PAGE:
>  From a brief trip in the debugger and a glance at strstubs.cpp it appears 
> the custom finalizer is being called.  I didn't grovel in the actual regex 
> code to see where the leak was (assuming it's not my bug and I'm supposed 
> to free the regex somehow in caml code).

No, there is no need for explicit deallocation of regexps.  Actually,
there is no leak either: if you put a call to Gc.major() in the loop,
memory usage remains constant.

What happens is that the speed of the (incremental) major collector
isn't appropriately adjusted, so it runs too slowly and lets "floating
garbage" accumulate.  This is a common problem with Caml objects that
are just handle on resources allocated outside the Caml heap: precise
determination of the space consumption of the latter is generally
impossible, causing the incremental major GC to run often too slowly,
sometimes too fast...

> I also notice that the strstubs.c has the same problem I reported in 
> bigarray (and that was fixed, bug #601) about using stat_alloc() to 
> allocate but free() to deallocate, so it should probably be fixed here as 
> well, assuming Str is going to live much longer.

The new implementation of Str that will go in release 3.07 allocates
all its data in the Caml heap, so this fixes both the issue you  
mention and the "floating garbage" problem described above.

5) new ensemble release - 1.41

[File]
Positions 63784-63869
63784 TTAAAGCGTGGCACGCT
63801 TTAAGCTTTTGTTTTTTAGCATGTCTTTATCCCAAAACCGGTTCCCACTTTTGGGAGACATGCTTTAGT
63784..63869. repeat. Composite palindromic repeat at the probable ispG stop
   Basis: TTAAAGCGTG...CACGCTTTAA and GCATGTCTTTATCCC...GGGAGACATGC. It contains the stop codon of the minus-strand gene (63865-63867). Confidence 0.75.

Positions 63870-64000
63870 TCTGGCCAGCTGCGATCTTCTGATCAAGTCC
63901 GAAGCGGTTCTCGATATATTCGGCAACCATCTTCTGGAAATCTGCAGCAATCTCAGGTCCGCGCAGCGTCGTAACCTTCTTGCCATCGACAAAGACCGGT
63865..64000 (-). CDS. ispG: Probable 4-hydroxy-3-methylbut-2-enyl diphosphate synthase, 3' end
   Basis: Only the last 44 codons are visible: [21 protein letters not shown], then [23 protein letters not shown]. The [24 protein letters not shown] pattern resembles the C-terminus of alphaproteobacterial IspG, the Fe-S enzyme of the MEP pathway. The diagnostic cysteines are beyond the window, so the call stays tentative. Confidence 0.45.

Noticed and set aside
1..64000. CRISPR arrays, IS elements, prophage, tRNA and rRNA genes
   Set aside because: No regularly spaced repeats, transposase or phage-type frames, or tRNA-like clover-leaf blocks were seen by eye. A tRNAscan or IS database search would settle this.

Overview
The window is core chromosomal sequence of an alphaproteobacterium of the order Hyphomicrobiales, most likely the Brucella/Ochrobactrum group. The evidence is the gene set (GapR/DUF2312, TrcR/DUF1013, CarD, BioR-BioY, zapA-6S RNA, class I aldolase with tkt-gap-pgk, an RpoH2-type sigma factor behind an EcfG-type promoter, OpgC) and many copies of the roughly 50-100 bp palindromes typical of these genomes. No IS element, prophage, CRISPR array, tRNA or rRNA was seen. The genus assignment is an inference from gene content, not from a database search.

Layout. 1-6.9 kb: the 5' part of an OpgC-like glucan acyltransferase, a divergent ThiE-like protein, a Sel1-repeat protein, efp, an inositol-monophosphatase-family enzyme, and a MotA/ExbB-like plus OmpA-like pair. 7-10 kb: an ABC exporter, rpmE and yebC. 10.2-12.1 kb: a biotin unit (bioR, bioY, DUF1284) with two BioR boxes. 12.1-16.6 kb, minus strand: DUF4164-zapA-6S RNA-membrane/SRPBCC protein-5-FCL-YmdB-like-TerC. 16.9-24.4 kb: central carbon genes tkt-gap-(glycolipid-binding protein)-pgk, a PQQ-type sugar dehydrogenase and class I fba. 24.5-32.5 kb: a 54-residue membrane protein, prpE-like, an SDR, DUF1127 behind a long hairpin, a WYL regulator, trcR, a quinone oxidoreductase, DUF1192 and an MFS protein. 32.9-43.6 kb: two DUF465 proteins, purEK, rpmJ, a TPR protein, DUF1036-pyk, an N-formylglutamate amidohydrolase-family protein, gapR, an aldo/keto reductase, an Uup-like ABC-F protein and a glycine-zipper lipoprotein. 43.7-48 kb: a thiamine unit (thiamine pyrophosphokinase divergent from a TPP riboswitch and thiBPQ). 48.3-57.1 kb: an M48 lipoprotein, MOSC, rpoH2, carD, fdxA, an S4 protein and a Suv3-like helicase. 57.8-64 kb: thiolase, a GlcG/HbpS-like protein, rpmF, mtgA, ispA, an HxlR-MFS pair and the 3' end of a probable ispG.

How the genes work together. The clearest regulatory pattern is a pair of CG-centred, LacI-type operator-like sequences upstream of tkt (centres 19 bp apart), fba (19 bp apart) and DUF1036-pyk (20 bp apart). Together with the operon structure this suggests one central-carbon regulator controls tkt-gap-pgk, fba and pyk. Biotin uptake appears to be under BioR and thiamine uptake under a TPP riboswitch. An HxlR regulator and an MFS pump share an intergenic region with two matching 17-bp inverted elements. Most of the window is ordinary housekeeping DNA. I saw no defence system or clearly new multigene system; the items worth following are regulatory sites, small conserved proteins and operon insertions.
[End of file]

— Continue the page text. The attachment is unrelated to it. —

Ohad Rodeh announced:

   I've put out a new Ensemble release, version 1.41. This version was
tested only on i386 platforms with Linux/win32 operating systems, so
people working on HP/Solaris please check it out and send me fixes.


  This release primarily cleans up the maestro code-base. There is now
just one code for all platforms with relatively few "ifdefs". From the   
next release the CORBA/GIOP code included in Maestro will not be
supported. Aside from a maestro cleanup several bugs have been fixed:
1. A maestro bug due to a miscalculation of the previous group leader
2. A total-ordering bug in the Seqbb protocol
3. A bug that prevented the use of a user-specified IP address for an
   Ensemble process

  We are using version 3.06 for this version.

  This version was tested on Linux (RedHat 7.1, 7.2, 7.3, i386
  architecture) and windows XP.

6) LSM2003/VHLL Annoucement
Fabrice Popineau announced:

The 2003 Libre Software Meeting (LSM) will take place  this year in Metz
(North-East  of France) from July,  9th to July, 12th.  I have taken the
responsibility for the VHLL track (Very High Level Languages) originally
initiated by Robert  Strandh  and headed  by   him for the  first  three
editions. I will be pleased to welcome in Metz all people interested in
VHLL and who will contribute to the success of the 2003 LSM.

This track is meant to show how those high level languages such as Lisp, 
Scheme and their   derivatives, ML, Python,  etc. increase productivity,
quality, fiability,  ease of maintenance  in the  context of developing

Developers who want  to  share  their  experience in this   domain  are
invited to contact me. Subjects may include :
- development of tools or platforms
- comparison between languages
- developer's experiences using VHLL
- ...

You will find more information about the LSM2003 by browsing The web site is frequently updated.

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Alan Schmitt